A handful of Power Five institutions thread a close needle between football and basketball—Kentucky nears a 50/50 split at nearly $41.4 million in revenues from the former to $38.8 million from the latter, while Kansas, UNC and Louisville see similar patterns. But it’s at the Daytons and VCUs, which operate without substantial (if any) football support, where the dependence is clear.
Of non-FBS institutions, Dayton brings in the second-most money from basketball behind Marquette. The Golden Eagles made $21.8 million in hoops revenue last fiscal year, according to EADA data, good for 56% of their total revenues. Just behind the Flyers is Gonzaga at $16.2 million (45%). A chunk of Big East heavyweights follow, with VCU falling lower down the list.
Dayton puts its hit from the cancellation of March Madness and reduced conference distributions at seven figures, while VCU puts its own around “a couple hundred thousand.” As McLaughlin explained it, the A10 splits its NCAA earnings among member institutions on both an equity and performance basis, with higher earners like Dayton and VCU taking home a bigger percentage of the total thanks to the “units” they earned for the conference through NCAA tournament bids and wins.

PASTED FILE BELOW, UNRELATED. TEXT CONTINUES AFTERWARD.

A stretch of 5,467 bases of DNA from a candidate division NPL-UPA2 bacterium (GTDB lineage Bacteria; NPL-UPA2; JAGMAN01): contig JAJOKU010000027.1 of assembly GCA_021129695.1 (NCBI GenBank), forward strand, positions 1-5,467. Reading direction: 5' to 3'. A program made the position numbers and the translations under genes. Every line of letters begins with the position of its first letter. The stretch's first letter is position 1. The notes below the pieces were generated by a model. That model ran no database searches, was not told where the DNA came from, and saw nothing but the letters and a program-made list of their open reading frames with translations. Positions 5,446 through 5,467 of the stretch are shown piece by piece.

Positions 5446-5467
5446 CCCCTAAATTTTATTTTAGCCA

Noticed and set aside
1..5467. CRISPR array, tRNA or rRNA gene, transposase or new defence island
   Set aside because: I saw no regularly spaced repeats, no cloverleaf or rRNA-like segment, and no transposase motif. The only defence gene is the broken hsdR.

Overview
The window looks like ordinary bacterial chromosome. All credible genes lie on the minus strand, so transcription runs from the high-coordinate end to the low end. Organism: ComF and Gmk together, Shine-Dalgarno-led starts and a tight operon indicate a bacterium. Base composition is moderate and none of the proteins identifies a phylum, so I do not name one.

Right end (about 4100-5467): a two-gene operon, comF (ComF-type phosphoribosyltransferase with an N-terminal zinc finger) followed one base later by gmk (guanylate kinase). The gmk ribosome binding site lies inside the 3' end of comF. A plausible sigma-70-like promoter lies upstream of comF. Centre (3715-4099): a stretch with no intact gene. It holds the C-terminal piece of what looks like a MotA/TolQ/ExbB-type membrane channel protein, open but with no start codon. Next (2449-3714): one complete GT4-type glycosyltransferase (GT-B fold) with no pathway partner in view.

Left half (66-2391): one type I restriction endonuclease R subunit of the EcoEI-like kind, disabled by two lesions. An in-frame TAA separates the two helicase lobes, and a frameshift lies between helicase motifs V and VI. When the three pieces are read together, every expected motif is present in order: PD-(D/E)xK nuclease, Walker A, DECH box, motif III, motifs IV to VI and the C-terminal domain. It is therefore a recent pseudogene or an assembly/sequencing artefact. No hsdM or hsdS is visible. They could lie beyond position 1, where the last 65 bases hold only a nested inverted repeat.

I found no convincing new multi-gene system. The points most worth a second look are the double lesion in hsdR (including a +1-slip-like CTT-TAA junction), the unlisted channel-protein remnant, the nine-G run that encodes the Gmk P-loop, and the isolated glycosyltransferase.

The Flyers were heading into postseason play undefeated in conference contests and at 29–2 overall, and a deep run could’ve meant substantial March Madness earnings for the conference, which are paid out over a six-year span.
Dayton made the Elite Eight in 2014, meaning that 2020 would’ve marked the final year of its six-year payout from that run. With NCAA distributions slashed across the board by almost two-thirds and nothing new coming down the line from this year, Sullivan calls it a “double hit,” one that reverberates throughout the whole conference, with all basketball-playing institutions in line for a piece of the earnings—fellow powerhouse VCU included.
As the 2021 season begins, both schools are prepared to make do this season, but basketball losses beyond that could be a devastating blow for the Daytons and VCUs of the college sports world.